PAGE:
Amtrak’s Problems Actually Extend Much Further Than Recent String of Accidents

Has Amtrak's CEO gone off the rails with his vision for the railroad service?

Has Amtrak’s CEO gone off the rails with his vision for the railroad service? Alex Wong/Getty Images

The past few days have been rough for Amtrak. On Thursday morning, a train traveling from North Carolina to New York crashed into a car illegally parked on rail tracks, and another train traveling through Chicago’s Edgewood neighborhood hit the bumper of a vehicle, destroying and crumpling the back end. While no injuries were reported, passengers onboard both trains experienced significant delays. Last week, a man in Norfolk, Virginia was killed when a train collided with a dump truck.

These recent accidents have left Amtrak passengers and workers alike concerned about their safety. On Wednesday, a passenger allegedly put a crew member in a choke hold after the worker refused to let the passenger leave the train while it was moving.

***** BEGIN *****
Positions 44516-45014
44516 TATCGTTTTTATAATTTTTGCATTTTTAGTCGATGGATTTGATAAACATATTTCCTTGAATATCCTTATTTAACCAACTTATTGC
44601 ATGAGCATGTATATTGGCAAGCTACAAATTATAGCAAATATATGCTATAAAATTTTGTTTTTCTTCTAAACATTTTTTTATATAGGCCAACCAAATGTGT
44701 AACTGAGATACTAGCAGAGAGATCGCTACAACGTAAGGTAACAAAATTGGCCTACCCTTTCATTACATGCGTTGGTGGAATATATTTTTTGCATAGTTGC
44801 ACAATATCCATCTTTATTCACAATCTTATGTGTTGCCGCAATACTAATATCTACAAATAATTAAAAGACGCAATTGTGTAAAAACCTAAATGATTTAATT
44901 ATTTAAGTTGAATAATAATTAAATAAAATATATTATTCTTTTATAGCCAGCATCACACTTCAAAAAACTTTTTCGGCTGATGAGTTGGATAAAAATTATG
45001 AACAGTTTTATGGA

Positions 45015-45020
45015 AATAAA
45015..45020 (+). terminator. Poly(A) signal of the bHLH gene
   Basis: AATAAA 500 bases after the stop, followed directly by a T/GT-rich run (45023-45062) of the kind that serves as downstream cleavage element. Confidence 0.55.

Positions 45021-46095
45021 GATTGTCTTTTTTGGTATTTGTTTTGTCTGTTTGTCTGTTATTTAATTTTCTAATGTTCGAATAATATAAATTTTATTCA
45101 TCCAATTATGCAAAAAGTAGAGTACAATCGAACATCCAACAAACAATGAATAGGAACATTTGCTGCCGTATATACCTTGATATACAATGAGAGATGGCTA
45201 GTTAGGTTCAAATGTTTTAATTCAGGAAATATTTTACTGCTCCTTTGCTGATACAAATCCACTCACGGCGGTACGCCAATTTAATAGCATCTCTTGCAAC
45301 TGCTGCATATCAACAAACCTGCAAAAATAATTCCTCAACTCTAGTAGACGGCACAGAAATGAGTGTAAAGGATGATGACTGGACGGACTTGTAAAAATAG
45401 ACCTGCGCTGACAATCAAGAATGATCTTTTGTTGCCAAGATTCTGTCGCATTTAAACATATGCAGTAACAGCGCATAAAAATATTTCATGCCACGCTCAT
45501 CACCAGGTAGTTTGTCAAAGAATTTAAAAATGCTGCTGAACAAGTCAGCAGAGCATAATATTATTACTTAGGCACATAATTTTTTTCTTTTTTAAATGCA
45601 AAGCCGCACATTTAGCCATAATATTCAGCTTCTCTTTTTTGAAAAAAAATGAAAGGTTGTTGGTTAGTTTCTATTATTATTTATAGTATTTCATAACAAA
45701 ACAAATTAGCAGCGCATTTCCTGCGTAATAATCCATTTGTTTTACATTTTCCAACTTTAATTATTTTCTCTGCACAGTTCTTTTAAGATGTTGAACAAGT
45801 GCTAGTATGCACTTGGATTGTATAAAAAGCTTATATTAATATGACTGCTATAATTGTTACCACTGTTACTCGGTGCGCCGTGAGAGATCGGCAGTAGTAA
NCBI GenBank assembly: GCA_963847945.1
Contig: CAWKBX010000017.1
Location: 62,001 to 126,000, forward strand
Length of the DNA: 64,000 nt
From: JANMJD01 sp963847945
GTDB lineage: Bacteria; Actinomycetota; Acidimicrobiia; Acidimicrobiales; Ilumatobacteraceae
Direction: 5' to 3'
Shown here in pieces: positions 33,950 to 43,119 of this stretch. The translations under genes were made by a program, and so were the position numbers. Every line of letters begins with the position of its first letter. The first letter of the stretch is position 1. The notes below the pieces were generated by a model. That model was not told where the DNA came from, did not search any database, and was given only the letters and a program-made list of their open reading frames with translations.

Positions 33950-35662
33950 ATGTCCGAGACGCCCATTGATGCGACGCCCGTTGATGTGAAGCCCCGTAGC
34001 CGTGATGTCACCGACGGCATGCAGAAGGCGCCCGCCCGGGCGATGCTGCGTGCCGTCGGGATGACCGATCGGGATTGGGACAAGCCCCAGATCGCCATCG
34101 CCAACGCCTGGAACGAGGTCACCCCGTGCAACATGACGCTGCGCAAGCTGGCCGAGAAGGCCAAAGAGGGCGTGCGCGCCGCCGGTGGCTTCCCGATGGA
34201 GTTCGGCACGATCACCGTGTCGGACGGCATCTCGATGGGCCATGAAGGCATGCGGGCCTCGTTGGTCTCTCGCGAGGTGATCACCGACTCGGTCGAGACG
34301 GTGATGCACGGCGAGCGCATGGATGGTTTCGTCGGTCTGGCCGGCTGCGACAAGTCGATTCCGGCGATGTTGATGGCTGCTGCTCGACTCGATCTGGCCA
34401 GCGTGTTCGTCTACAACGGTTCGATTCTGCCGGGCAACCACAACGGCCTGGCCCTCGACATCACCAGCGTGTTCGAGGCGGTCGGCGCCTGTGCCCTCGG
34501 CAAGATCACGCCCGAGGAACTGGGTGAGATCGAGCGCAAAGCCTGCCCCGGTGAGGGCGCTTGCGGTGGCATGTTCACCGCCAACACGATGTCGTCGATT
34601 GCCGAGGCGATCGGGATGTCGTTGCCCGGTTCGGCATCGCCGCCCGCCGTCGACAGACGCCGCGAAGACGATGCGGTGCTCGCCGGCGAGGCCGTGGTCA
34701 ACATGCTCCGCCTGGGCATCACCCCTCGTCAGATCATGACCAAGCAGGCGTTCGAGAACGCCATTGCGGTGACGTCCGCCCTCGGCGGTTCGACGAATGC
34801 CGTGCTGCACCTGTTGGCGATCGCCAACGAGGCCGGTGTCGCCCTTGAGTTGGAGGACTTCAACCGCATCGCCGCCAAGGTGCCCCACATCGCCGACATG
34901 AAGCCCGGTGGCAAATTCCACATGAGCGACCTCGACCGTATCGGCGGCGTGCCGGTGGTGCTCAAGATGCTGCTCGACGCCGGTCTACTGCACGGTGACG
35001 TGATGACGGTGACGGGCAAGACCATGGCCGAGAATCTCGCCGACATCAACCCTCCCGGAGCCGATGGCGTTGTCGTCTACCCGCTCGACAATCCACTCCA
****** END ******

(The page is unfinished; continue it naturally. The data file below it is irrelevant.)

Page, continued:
Making matters even worse, the incidents come at a time when Amtrak workers are protesting the company’s threats to axe over 1,700 food service jobs. Workers say the move would further compromise safety.

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In an interview with LaborPress, Jack Dinsdale, vice president of the International Association of Machinists’ Transportation Communications Union, noted that food-service employees are also trained in first-aid, cardiopulmonary resuscitation and evacuation procedures. “Our people are the ones who help in derailments,” John Feltz, head of the Transport Workers Union’s (TWU) rail division, told the outlet. “A lot of people forget that we’re the front-line people on the train,” Amy Griffin, president of TWU Local 1460, added.

Amtrak maintains that the decision to eliminate food service positions would increase efficiency and cut costs. Amtrak reps say they plan to end dining service-cars that cook hot meals and to start serving airplane-style packaged food.

Critics say the move is part of a larger pattern of Amtrak policies to make the national train service more similar to airplane travel—with none of the benefits.

Aside from the transition to airplane-style packaged food, other changes to turn Amtrak into an airline-style service include smaller, less comfortable seats, stricter ticketing rules and fees for baggage. By making train policies and amenities more comparable to those offered in-flight, Amtrak would eliminate many of the advantages of traveling by train. While these changes could cut costs, they could also motivate more travelers to pick faster-moving, potentially safer airplanes over trains.